“Flitty was captain of Blackburn when I was there under Souness and he was at the heart of everything that the manager fostered in the changing room.

“He was a leader, an organiser on and off the pitch.

“He asked me to join him at Chorley when he became manager and I jumped at the chance.

“But I had walked away from the game, I was done with it, it had destroyed me.

“I don’t mind saying I got itchy feet, I wanted back in and I am grateful that Flitty allowed me to do that.

“He had to step down to focus on his business and he asked me to take over his realm. I have done my [UEFA] A and B licences and I felt ready to take it on.”

Jansen is a rarity in non-league football.

The sight of a former top flight player standing in the dugout at a non-league club are all-too-rare.

Former Chelsea and Leicester City defender Frank Sinclair had spells as manager of Hednesford Town and Colwyn Bay, whilst former Fulham full back Rufus Brevett is currently manager of Combined Counties League club Hanworth Villa.

John Eustace, once of Derby County and Coventry City, was named as new manager of Vanarama National League North club Kidderminster Harriers in June 2016.

But Jansen believes that more former Premier League players should take on the “steep learning curve” that non-league football offers.

jansen chorley“I think more Premier League players should take a chance and move into non-league playing and management.

“It’s a totally different game but it offers a steep learning curve for anyone, even if they have played at the top level.

“Last season I inherited the team and I have made a lot of changes.

“We are doing ok this season in a very tough league.

“I have learnt so much in my time in non-league and especially since I came to Chorley.

“I don’t want to stop learning, I want to develop my skills and I have the perfect platform to do that.

“It is good experience and I hope to use it to progress in my managerial career.”

But what qualifies as progress for Jansen and his Chorley side?

The Magpies currently sit in the final play-off position in the Vanarama National League North, just five points behind leaders AFC Fylde.

They are surrounded by some of non-league football’s most famous names.

Stockport County, Kidderminster Harriers, Boston United; this year’s National League North is not for the feint hearted.

The likes of an upwardly mobile Darlington and Class of 92 owned Salford City have been thrown into an already competitive league.

The challenges facing Jansen are obvious, “finances aren’t massive” he admits, but from the determined look on his face you can see this isn’t an issue.

His squad has been put together with a sense of evolution from Flitcroft’s tenure, rather than revolution many may have expected.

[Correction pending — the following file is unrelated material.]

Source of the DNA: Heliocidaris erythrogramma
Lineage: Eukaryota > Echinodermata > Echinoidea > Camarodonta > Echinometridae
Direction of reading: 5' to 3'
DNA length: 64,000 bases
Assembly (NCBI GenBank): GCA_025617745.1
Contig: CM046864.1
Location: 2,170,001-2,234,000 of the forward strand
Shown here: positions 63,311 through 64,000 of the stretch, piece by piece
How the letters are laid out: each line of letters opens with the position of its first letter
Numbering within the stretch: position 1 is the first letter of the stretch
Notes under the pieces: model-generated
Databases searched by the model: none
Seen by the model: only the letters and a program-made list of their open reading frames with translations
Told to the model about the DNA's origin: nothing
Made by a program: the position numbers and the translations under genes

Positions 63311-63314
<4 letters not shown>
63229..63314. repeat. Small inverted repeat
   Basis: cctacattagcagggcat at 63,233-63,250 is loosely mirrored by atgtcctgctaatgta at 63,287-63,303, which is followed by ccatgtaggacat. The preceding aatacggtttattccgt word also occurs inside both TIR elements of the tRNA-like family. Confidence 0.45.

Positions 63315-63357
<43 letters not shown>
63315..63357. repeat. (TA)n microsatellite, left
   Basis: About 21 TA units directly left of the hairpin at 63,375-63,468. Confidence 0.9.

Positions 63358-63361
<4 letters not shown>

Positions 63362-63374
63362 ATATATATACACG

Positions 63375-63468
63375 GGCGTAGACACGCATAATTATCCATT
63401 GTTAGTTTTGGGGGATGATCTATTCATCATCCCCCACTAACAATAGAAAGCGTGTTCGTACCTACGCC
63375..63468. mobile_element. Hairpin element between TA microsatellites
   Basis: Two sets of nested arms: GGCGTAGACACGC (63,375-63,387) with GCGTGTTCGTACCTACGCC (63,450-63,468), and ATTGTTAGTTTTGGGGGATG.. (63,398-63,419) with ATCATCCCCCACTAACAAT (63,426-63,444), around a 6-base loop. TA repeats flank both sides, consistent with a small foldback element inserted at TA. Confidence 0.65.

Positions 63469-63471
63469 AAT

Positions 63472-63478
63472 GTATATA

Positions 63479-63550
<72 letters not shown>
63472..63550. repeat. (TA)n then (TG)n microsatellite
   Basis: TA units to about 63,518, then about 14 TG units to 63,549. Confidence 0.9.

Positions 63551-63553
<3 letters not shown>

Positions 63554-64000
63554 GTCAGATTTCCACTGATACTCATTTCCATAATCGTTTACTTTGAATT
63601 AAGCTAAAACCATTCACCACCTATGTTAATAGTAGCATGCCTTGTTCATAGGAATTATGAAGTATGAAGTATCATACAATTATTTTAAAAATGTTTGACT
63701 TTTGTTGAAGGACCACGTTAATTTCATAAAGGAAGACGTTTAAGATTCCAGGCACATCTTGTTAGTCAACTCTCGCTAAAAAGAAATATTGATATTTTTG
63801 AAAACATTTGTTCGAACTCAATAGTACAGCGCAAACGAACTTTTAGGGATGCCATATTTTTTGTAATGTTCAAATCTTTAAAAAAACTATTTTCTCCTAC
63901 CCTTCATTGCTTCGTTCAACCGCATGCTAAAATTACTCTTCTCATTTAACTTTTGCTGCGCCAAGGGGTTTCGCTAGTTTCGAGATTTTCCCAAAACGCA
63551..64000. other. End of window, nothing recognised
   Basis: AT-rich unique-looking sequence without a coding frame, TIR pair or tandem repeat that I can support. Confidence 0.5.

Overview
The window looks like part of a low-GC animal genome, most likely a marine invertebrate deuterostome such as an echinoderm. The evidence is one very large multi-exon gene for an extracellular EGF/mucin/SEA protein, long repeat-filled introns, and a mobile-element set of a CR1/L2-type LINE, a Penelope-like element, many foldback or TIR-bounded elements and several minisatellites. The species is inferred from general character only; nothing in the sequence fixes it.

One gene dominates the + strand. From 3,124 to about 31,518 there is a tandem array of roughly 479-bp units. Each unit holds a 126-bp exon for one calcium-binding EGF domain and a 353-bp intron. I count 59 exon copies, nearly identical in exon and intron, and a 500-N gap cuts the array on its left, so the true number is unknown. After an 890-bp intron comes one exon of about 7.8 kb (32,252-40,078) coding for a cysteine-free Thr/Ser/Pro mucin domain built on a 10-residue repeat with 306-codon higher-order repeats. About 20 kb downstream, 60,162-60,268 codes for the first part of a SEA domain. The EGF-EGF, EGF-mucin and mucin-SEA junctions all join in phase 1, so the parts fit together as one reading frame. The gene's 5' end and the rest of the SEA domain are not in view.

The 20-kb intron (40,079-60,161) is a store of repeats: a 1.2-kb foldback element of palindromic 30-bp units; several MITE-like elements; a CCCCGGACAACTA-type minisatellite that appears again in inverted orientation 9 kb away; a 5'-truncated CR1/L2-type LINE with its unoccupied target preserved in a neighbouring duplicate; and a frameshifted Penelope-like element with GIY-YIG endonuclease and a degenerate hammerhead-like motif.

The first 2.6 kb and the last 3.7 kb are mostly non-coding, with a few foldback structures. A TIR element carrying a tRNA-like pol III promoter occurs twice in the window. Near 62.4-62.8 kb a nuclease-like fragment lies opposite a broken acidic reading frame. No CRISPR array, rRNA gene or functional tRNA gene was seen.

The target is National League football, and Jansen revealed that he is taking inspiration from one of the Premier League’s greatest ever title wins.

“I would love to take Chorley as far as I can possibly take them,” said Jansen.matt jansen chorley manager

“Finances aren’t massive, we are probably in the bottom five budgets in a very, very tough league.

“It is all ifs and buts with us.

“If we progress, will there be investment?

“You look at Leicester City, it’s a well-used example.

“They spent money but it wasn’t at the same level as some clubs.

“They won the Premier League, nobody thought they would do that. We can get promoted, I think we can anyway because we have some quality but I understand when people say we can’t do that.

“They look at some clubs in the division and they put them first, I know why they do that and I don’t blame them.”

When asked of his own personal targets for his managerial career Jansen gives a purposeful answer, although a mask of determination did slip for once as he joked that the English football’s top job may be a step too far.

“I am ambitious, I was as a player and I am maybe even more ambitious now.

“I’d love to manage at a higher level and ideally that would be with Chorley because I have learnt so much here.

“I played in the Premier League, I got international recognition for it and that came by being ambitious.

“That doesn’t mean I want to be England manager, I think they are well covered in that now!

“But I want to go as far as I can in management.

“But first I want to get the club up into the National League and then who knows from there?”

Matt Jansen has taken his first steps into football management, if the bravery shown throughout his career are anything to go by then many more steps will follow.

Interview: Mark Carruthers (@marknldaily)
Images: www.actionimages.com / Chorley FC